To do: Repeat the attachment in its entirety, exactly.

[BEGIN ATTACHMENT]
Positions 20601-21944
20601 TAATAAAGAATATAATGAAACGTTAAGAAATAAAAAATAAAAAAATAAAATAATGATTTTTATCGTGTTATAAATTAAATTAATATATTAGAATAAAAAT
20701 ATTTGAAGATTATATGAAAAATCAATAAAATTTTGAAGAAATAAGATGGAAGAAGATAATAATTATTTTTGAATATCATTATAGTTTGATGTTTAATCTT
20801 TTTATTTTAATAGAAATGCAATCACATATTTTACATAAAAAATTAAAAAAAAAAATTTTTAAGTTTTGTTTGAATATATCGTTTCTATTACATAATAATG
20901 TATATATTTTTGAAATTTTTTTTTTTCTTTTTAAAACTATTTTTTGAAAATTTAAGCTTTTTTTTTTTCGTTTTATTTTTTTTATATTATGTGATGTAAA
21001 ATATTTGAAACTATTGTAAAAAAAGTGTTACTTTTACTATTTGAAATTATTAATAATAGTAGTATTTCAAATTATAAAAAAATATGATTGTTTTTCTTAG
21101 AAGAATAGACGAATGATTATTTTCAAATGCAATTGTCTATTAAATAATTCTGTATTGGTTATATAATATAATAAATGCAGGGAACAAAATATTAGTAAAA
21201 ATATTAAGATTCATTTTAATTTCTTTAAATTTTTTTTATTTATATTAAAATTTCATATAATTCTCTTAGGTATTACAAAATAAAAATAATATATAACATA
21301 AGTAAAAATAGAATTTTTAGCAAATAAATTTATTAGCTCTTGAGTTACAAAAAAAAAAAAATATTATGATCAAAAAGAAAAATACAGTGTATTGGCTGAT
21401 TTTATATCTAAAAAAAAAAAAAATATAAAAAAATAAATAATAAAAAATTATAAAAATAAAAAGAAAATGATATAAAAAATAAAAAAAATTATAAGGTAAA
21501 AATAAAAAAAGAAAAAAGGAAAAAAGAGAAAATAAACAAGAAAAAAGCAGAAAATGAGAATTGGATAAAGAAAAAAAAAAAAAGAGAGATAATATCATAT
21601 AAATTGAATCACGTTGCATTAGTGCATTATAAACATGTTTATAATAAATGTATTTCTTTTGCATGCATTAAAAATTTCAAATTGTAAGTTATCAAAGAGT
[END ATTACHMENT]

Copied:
Positions 20601-21944
20601 TAATAAAGAATATAATGAAACGTTAAGAAATAAAAAATAAAAAAATAAAATAATGATTTTTATCGTGTTATAAATTAAATTAATATATTAGAATAAAAAT
20701 ATTTGAAGATTATATGAAAAATCAATAAAATTTTGAAGAAATAAGATGGAAGAAGATAATAATTATTTTTGAATATCATTATAGTTTGATGTTTAATCTT
20801 TTTATTTTAATAGAAATGCAATCACATATTTTACATAAAAAATTAAAAAAAAAAATTTTTAAGTTTTGTTTGAATATATCGTTTCTATTACATAATAATG
20901 TATATATTTTTGAAATTTTTTTTTTTCTTTTTAAAACTATTTTTTGAAAATTTAAGCTTTTTTTTTTTCGTTTTATTTTTTTTATATTATGTGATGTAAA
21001 ATATTTGAAACTATTGTAAAAAAAGTGTTACTTTTACTATTTGAAATTATTAATAATAGTAGTATTTCAAATTATAAAAAAATATGATTGTTTTTCTTAG
21101 AAGAATAGACGAATGATTATTTTCAAATGCAATTGTCTATTAAATAATTCTGTATTGGTTATATAATATAATAAATGCAGGGAACAAAATATTAGTAAAA
21201 ATATTAAGATTCATTTTAATTTCTTTAAATTTTTTTTATTTATATTAAAATTTCATATAATTCTCTTAGGTATTACAAAATAAAAATAATATATAACATA
21301 AGTAAAAATAGAATTTTTAGCAAATAAATTTATTAGCTCTTGAGTTACAAAAAAAAAAAAATATTATGATCAAAAAGAAAAATACAGTGTATTGGCTGAT
21401 TTTATATCTAAAAAAAAAAAAAATATAAAAAAATAAATAATAAAAAATTATAAAAATAAAAAGAAAATGATATAAAAAATAAAAAAAATTATAAGGTAAA
21501 AATAAAAAAAGAAAAAAGGAAAAAAGAGAAAATAAACAAGAAAAAAGCAGAAAATGAGAATTGGATAAAGAAAAAAAAAAAAAGAGAGATAATATCATAT
21601 AAATTGAATCACGTTGCATTAGTGCATTATAAACATGTTTATAATAAATGTATTTCTTTTGCATGCATTAAAAATTTCAAATTGTAAGTTATCAAAGAGT